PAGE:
24
$\begingroup$

I am using a ranksum test to compare the median of two samples ($n=120000$) and have found that they are significantly different with: p = 1.12E-207. Should I be suspicious of such a small $p$-value or should I attribute it to the high statistical power associated with having a very large sample? Is there any such thing as a suspiciously low $p$-value?

$\endgroup$
30
$\begingroup$

P-values on standard computers (using IEEE double precision floats) can get as low as approximately $10^{-303}$. These can be legitimately correct calculations when effect sizes are large and/or standard errors are low. Your value, if computed with a T or normal distribution, corresponds to an effect size of about 31 standard errors. Remembering that standard errors usually scale with the reciprocal square root of $n$, that reflects a difference of less than 0.09 standard deviations (assuming all samples are independent). In most applications, there would be nothing suspicious or unusual about such a difference.

Interpreting such p-values is another matter. Viewing a number as small as $10^{-207}$ or even $10^{-10}$ as a probability is exceeding the bounds of reason, given all the ways in which reality is likely to deviate from the probability model that underpins this p-value calculation. A good choice is to report the p-value as being less than the smallest threshold you feel the model can reasonably support: often between $0.01$ and $0.0001$.

| cite | improve this answer | |
$\endgroup$
  • 13
    $\begingroup$ When I reported ''$p<10^{-26}$'' in a conference paper, a reviewer told me that I should change it to ''$p<0.001$'' in order to follow APA guidelines. $\endgroup$ – Thomas Levine Jun 10 '11 at 23:15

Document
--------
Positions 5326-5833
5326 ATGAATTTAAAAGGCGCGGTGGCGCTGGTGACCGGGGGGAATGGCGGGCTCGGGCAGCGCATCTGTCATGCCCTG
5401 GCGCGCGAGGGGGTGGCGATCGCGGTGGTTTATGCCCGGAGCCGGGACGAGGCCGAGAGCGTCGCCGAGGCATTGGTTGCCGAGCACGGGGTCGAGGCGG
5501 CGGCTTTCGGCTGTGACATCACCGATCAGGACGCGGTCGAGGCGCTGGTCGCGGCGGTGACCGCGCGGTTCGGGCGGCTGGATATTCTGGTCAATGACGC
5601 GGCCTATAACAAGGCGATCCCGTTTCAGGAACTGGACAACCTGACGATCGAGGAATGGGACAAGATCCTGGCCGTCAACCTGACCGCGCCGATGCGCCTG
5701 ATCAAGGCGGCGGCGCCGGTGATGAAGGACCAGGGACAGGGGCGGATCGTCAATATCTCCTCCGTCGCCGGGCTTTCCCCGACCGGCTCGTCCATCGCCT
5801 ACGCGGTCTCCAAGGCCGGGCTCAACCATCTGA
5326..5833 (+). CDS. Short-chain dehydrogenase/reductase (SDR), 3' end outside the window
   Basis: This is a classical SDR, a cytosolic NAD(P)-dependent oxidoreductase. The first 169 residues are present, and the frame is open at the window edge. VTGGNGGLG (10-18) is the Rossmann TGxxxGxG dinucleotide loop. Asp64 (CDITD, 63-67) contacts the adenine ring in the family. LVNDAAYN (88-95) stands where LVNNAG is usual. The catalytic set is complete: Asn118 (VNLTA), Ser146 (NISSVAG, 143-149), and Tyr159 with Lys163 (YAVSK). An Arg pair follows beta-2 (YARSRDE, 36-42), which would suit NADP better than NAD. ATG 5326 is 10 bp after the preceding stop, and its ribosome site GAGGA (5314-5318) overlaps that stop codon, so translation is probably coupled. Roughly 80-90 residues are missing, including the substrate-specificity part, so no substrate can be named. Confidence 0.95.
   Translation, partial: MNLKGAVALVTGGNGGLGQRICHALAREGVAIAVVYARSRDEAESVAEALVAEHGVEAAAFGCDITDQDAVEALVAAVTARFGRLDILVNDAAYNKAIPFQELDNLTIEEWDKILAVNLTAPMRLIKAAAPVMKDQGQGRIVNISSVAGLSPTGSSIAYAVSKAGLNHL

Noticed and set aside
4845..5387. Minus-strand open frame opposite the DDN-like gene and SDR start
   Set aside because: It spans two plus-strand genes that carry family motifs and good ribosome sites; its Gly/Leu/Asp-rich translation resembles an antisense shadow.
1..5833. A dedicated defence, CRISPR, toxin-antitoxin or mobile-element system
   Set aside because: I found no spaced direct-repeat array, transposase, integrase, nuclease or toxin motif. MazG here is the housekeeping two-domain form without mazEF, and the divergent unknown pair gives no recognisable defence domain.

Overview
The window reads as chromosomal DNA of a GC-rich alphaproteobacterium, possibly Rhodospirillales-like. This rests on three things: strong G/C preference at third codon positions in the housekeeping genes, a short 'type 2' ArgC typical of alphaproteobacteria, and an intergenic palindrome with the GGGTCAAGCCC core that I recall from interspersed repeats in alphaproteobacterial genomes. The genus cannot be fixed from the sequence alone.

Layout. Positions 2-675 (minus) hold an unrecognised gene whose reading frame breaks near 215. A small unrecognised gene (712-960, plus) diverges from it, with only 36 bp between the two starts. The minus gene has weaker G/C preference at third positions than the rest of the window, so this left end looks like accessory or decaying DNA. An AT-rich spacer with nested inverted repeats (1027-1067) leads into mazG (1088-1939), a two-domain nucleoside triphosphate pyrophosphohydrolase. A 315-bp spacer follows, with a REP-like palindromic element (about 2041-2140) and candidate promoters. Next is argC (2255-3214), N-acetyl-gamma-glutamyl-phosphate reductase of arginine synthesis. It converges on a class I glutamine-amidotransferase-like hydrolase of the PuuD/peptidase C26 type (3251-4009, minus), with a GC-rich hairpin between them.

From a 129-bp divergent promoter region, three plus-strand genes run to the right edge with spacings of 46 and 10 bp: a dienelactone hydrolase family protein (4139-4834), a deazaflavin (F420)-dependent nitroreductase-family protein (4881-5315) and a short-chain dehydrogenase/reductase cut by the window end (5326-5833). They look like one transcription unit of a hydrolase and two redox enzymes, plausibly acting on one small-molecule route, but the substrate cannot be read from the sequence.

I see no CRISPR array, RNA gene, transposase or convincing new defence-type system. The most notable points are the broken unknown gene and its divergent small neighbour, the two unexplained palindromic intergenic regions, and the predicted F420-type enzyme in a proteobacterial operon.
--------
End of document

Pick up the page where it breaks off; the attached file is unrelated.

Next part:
• 4
    $\begingroup$ @whuber - Beautifully stated. $\endgroup$ – rolando2 Jun 11 '11 at 4:24
  • 2
    $\begingroup$ (+1) At some point it's more likely that the government is nefariously flipping bits in your RAM remotely with super spy technology... $\endgroup$ – JMS Jun 11 '11 at 4:56
  • 4
    $\begingroup$ (+1) You can actually get down to just below $5 \times 10^{-324}$ in IEEE double precision floating point. But, your numerical routines for calculating $p$-values are almost guaranteed to fall apart before then. Unless you know for a fact that your modeling assumptions are perfectly correct (and when are they?), a $p$-value eventually just becomes a measure of the sample size once the sample gets large enough. $\endgroup$ – cardinal Jun 11 '11 at 15:18
  • 1
    $\begingroup$ @Cardinal we're both wrong about the limits: apart from denormalized values, the smallest IEEE double is approximately $10^{-308}$, corresponding to ten bits for a base-2 exponent. $\endgroup$ – whuber Jun 11 '11 at 16:41
17
$\begingroup$

There is nothing suspicious -- extremely low p-values like yours are pretty common when sample sizes are large (as yours is for comparing medians). As whuber mentioned, normally such p-values are reported as being less than some threshold (e.g. <0.001).

One thing to be careful about is that p-values only tells you whether the difference in median is is statistically significant. Whether the difference is significant enough in magnitude is something you will have to decide: e.g. for large sample sets, extremely small differences in means/medians can be statistically significant, but it might not mean very much.

| cite | improve this answer | |
$\endgroup$
3
$\begingroup$

A p-value can achieve a value of 0.

Suppose I am testing the composite hypothesis about the value of a range of a uniform 0, $\theta$ random variable. If I set $\mathcal{H}_0: \theta = 1$ and sample a value of $X=1.1$, you see it's impossible to observe such a value or higher under the null hypothesis. The p-value is 0.

| cite | improve this answer | |
$\endgroup$

Your Answer

By clicking “Post Your Answer”, you agree to our terms of service, privacy policy and cookie policy

Not the answer you're looking for? Browse other questions tagged or ask your own question.